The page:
I showed you guys in that first template example s o I'm gonna skip forward. A couple of slides and then go back but just so that you guys can see this um yes sir using specific colors for a specific instruments like regularly I mean, for one thing you get used to the one instrument looking a certain color you know? So you kind of embedded in your head but there's certain colors like I don't want to associate with certain types of tracks sometimes like it just seems off to me I don't know like bass guitar actual always make yellow and I don't know why but anything other than the other one like I don't want to see a yellow basically tokyo it's weird pink bass guitar haven't tried it maybe it'll work I don't know maybe it's just right I find that the low and sounds better what I mean not just because of like now I know what you mean that like it's sometimes it's weird to think of certain associate certain colors like you know you did all screaming vocals and pink which we actually kind of do because it's fine the reason to keep a consistent is just so that uh if you're doing lots of mixes over time and the idea here is to be able to navigate these things quickly so even one mix you have your base yellow another one is green another one it's blue okay at least it is better that your color coding stuff but the goal is consistency here consistency and efficiency so we try to keep things as, uh consistent is possible with the color coding and also we'll be noticed if even within a certain a little uh type of track will shade it differently like if you look at the base audio track it's a darker yellow and then the bus that it goes to is a brighter yellow if you look at the guitar audio it's a darker red and then the parallel tracks are a slightly brighter red and then the the bus that they all go to is a brighter red and ah and up above you see the drum verb which is a a bus is pretty, you know it's not like baby blue or anything but it's brighter blue than the actual audio and uh I guess you could call that purple or blue uh it looks purple in the edit window but it looks blue on the side sharing their kind of color schemes and it's just funny there's there's no rhyme or reason whatsoever. So I think it's just whatever seems right to you well they're there is a rhyme or reason there's not a rhyme or reason to why we picked yellow but there's a rhyme or reason for why our audio tracks are shaded and our buses are brighter and well you and why parallel tracks air in between is that way when we're looking at this and we're scanning through we always know what a buses we always know what audio tracks are and will always know what parallel tracks are um the actual colors you pick well you know that's up to you if you wantto although there is a consistent basis blue so I think you guys are wrong I always try to avoid leaving the default colors to you like if you create an ox track it'll be green you know and if you create an audio track will be blue like I can all change it's like a different shade of that or something but I feel like if I don't change it from the default ones my mind like if I look at something I think that I think I forgot toe label it properly or something like it almost confuses me if I don't change it to something different than a default well as you just saw from the twos and threes experiment uh it's not getting the color right might even be worse than labeling it and properly like for instance if you know like if you know the base is yellow always and that audio tracks are darker yellow and that the bus is bright yellow I could almost call those four based tracks audio one two three and four and you would still knows base just for yourself within your own session yeah obviously within your own session I mean I'm not I'm not advocating naming things incorrectly but if you understand the color scheme you could almost get away with naming things incorrectly if you've got the colors right yes I don't send your mix engineer much of files that just her color names says a tip to keep different buses from tracks is making buses all capital on ben tracks not but then the precipice tl says do you organize your bus is next to the group of tracks or organize all the buses together? Um okay these air two different things and I'm going to answer them both and then I'll get back to color coding um I mean jump back a few slides because it's appropriate way we're just talking about um so all right good labeling and naming um yes I agree sometime I definitely do sometimes we'll do that thing where a bus will be capital or audio track will be lower case um or you do something like like you see down there uh put in a in front of audio tracks like a gtr rhythm one audio gtr for them too and, you know, feeds the bus but be before it like I mean really it's it doesn't matter what you do with the point is that you're differentiating it like so for instance uh if you have certain tracks that you're using for ah printing samples and then the audio track like say you have say you slight triggered a print of bell brass and that's yeah you have the bell brass preset and that's what you're using and is printing too another tracking us in a rebel breasts audio so you know we'll put s snare bell breast s so that we know that's the sampler track and there's no rebel breast so we know it's the audio track you know you whatever it is you gotta put something there to differentiate it and then that goes back to what I was saying before about I guess how learning how your how your software deals with names and that's what you need to experiment you do you need to underscore things do you need to write them? You need to add spaces do you need to put capital letters in different spots like you just need to you need to try different things and the naming the way that it abbreviate ce changes sometimes from uh from version two version of the same software so this is something is figure out for yourself um all right. And there was a question about color coding uh I forgot it already. Oh, it was just the precipice eighty l do you organize your bus is next to the group of tracks okay all the buses together all right, that depends on um let me go back tio back to that okay depends who I'm doing this for if tomorrow you guys will see different mixes that I've done over the span of a few years where uh you know, when I was working for one person I would start to do it one way and it's a you know, develop more in my own style start to do it another way so now the way I do it is I put the bus at the top uh and then it's particulate audio tracks underneath it kind of like in and out like you get your headline and then the points underneath it you know, uh or like an article judges that's how I see it but I do know guys who will you know, put all the buses at the very bottom so that they can just ah mix mix the buses like do no automation on the actual audio tracks and oh, you know, and just kind of basically mixed the buses and I know some guys who mix you know is a very similar concept who will mix the stems so instead of being ox tracks, those buses will be armed to record much like how I have at the top of the thing and that's what they'll mix like you all go down to like eight tracks and uh and that's where they'll do the mixing so it really depends on how you like to see things I personally like to see things like this bus and then audio underneath it and again because I think of it kind of like an outline or but article I'm reading uh you get the headline for the title and then the information beneath it um and then also to tell just a step further to go bus parallels and then ah audio because you know, like headline and then the uh I guess so I don't even know biggest title or what is the second part of a title called like you know the subtitle like uh you know, expose uh a modern guide to mixing bad music like so yeah, I think about it like that like the main title would be the main a bus the subtitle would be the peril like for instance, right there you see the guitar rhythm uh, guitar rhythm bus and then you have the perils that guitar with them scoop and could tarver them smash and then underneath that you have the actual audio so that's how I do it um now one more thing I'd find that not doing it that way gets confusing and the reason it gets confusing because you end up jumping around a lot like uh if you put all your buses together in one spot and all your audio in another spot it's almost like you will have to jump around the audio and like fix something and then like go up there and hope that you're drawing the automation and the exact right spot and your visual reference for where everything is gone, and it just gets kind of confusing. So, thiss way, just talk about a little bit more about color coding. Um, basically, uh, you guys get the idea. I just kind of want to show you guys where it is. Um, basically, you have, ah, to weigh two to two areas and pro tools where you're going to deal with this one is in the window menu, and one is in the preferences menu and the window menu that's, where you get your, ah, your color palette down here, boom, and then your preferences. Uh, here, your color coding options.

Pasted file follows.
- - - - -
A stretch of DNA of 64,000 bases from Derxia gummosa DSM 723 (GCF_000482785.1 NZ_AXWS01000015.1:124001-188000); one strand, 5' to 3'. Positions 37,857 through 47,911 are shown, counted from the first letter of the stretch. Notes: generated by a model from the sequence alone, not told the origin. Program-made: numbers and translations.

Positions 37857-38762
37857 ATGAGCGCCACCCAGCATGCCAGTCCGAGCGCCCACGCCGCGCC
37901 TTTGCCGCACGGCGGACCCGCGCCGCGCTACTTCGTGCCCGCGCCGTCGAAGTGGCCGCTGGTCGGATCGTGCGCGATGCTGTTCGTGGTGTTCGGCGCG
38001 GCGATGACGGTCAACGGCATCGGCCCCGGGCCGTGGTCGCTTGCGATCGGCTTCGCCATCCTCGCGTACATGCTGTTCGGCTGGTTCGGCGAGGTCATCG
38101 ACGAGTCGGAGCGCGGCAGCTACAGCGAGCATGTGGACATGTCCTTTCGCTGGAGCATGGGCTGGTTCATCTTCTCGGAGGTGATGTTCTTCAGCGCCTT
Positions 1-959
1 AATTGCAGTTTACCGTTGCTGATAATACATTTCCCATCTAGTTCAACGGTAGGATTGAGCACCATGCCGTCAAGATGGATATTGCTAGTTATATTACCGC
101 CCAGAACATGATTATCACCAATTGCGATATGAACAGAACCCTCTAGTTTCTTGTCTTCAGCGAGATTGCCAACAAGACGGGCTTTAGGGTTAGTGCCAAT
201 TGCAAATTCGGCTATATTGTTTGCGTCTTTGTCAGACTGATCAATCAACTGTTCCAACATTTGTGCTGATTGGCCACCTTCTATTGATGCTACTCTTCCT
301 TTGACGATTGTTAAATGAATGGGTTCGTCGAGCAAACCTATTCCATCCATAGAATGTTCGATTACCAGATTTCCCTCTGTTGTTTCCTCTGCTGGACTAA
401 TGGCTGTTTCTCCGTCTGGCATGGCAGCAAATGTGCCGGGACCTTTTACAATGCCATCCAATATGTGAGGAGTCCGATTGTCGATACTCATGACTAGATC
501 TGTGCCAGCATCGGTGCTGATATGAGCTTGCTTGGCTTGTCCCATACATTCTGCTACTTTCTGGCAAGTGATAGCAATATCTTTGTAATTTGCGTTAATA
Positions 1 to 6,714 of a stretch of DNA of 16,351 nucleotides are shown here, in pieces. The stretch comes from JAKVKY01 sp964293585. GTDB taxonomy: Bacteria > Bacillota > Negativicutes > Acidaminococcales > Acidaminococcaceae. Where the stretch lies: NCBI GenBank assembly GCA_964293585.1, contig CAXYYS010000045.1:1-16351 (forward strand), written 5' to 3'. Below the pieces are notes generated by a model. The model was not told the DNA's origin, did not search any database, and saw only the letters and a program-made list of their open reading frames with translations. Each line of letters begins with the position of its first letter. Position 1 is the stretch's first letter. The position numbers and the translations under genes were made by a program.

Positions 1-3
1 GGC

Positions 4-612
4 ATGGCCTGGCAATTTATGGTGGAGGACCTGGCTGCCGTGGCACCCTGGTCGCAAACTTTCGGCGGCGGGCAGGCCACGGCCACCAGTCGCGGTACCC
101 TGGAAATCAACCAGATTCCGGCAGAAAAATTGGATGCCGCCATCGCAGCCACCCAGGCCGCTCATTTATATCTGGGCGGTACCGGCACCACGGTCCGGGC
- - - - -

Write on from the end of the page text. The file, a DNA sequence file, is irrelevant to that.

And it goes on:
Class Description

Meticulous preparation is the foundation a good mix is built on. In GearGods Presents: Mastering Metal Mixing: Prep & Setup, Eyal Levi will teach you how to get every element of a track ready to mix.

In this class, Eyal of Audiohammer Studios will show you proper routing and bussing for vocals, guitars, bass, drums, synths and effects. You’ll learn the proper way to approach gain structure, leveling and panning. Eyal will also teach essential techniques for fixing badly tracked material and working through common mixing problems.

If you take mixing seriously, don’t miss this one. Preparation and setup will do more to improve the quality of your mixes than anything else you can do.